Courtney Shuert, PhD
Biologist and Eco-physiologist
I am a Research Scientist focusing on understanding how individuals respond to stress. I also have an interest in the use of advanced technologies, such as satellite telemetry and biologging devices, to reveal new information about the lives of animals when we cannot see them. In addition, I am looking at new ways we can examine body condition remotely to monitor population health and how we can understand how animal health links to movement ecology. I also currently serve as an Associate Editor with the journal, Arctic Science.
I originally received my Bachelors of Science in Zoology at Michigan State University, where I focused on Zoo and Aquarium Sciences. After undertaking an undergraduate research internship with the Alaska SeaLife Center, I decided to continue on with a career in research. I then moved to Fairbanks to work towards understanding the implications of novel research activities on an endangered species, the Steller sea lion (Eumetopias jubatus), under the advisement of Drs. J. Mellish and M. Horning. I received my Masters of Science in Marine Biology from the University of Alaska Fairbanks in 2015.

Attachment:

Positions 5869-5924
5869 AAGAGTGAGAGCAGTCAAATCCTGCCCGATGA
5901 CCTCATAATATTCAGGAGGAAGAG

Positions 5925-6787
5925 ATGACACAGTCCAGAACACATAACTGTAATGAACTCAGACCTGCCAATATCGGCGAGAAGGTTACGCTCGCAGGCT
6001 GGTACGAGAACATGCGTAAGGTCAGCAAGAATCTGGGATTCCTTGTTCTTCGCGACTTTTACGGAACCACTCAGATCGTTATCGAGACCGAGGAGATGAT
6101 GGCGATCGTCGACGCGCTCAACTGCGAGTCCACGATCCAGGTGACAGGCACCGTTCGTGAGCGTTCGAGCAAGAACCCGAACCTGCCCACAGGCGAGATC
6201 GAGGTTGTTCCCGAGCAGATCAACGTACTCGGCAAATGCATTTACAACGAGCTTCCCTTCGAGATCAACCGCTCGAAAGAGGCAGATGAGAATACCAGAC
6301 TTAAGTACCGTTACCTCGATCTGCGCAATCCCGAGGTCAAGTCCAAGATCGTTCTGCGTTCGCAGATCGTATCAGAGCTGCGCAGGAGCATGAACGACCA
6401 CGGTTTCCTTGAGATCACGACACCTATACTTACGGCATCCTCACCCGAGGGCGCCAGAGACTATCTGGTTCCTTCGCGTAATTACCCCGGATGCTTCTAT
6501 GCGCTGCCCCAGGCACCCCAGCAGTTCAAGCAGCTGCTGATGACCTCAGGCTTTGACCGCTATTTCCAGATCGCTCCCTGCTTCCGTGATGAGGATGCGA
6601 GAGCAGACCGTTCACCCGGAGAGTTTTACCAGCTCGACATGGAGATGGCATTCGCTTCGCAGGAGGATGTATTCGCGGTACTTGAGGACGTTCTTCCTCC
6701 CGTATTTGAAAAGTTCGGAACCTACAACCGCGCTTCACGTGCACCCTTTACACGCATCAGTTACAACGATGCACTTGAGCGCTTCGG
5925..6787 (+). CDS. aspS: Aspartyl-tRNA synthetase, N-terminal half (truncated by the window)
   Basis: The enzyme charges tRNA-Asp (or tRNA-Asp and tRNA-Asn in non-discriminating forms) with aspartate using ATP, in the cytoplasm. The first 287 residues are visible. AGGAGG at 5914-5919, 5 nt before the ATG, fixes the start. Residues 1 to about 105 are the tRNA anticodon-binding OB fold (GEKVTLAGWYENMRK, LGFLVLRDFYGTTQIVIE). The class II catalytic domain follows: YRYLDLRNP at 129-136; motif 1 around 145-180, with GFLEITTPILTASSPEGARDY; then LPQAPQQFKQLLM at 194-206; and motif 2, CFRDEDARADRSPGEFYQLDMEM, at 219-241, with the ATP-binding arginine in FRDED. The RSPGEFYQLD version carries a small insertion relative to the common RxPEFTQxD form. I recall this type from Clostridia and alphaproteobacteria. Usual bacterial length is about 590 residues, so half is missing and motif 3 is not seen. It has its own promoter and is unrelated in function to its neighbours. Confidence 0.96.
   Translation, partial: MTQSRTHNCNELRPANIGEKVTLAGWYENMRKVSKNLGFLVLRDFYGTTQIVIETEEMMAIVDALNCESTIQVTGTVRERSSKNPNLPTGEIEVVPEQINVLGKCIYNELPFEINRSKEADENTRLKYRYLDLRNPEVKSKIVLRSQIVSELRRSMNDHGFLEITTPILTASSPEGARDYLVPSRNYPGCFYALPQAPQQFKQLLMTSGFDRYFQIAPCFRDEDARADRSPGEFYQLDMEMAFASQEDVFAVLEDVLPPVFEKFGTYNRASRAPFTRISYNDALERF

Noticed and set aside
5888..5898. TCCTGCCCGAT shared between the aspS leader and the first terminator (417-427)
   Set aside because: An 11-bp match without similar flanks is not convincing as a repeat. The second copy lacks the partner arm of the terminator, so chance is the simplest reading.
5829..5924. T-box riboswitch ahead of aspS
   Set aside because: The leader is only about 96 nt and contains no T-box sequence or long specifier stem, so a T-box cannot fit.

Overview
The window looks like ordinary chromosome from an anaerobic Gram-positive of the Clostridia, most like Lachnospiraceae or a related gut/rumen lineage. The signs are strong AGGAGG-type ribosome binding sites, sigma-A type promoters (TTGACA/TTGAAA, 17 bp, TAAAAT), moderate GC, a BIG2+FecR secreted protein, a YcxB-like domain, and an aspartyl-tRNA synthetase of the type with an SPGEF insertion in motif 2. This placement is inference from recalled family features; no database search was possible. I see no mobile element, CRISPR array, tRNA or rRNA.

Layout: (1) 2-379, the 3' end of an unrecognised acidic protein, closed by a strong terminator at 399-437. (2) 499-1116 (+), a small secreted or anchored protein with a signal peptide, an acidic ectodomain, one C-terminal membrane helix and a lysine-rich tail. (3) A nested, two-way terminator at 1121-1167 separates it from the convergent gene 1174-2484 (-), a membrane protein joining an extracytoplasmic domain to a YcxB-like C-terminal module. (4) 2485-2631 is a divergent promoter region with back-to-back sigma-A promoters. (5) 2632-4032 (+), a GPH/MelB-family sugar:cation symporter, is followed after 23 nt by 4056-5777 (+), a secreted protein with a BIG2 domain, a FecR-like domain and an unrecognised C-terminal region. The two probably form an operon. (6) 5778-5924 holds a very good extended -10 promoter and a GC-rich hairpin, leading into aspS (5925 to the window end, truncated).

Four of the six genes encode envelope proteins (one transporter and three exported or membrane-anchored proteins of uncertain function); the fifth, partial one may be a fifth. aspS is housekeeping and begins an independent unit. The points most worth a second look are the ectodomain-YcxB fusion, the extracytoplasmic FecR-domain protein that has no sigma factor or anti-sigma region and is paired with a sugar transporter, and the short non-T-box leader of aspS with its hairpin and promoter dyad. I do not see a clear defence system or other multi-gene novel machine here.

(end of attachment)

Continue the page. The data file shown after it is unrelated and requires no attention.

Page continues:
I then moved to the United Kingdom to pursue a Ph.D. in Biology at Durham University, under the advisement of Dr. S. Twiss. My Ph.D. research was focused on understanding the trade-offs in time and energy associated with aspects of consistent individual differences in behaviour and 'personality' in lactating grey seals on the Isle of May in Scotland. We found that these consistent individual differences modulated almost all aspects of time, behaviour, and energy, and remain an important aspect of understanding how managing stress can impact highly energetic periods of life history, such as during reproductive events.
As a post-doctoral fellow with the Hussey Lab, I investigated changes in the migration and movement ecology of narwhal in the Canadian Arctic in the face of continued climate change, and partnered with Fisheries and Oceans to understand body condition and drone monitoring methods.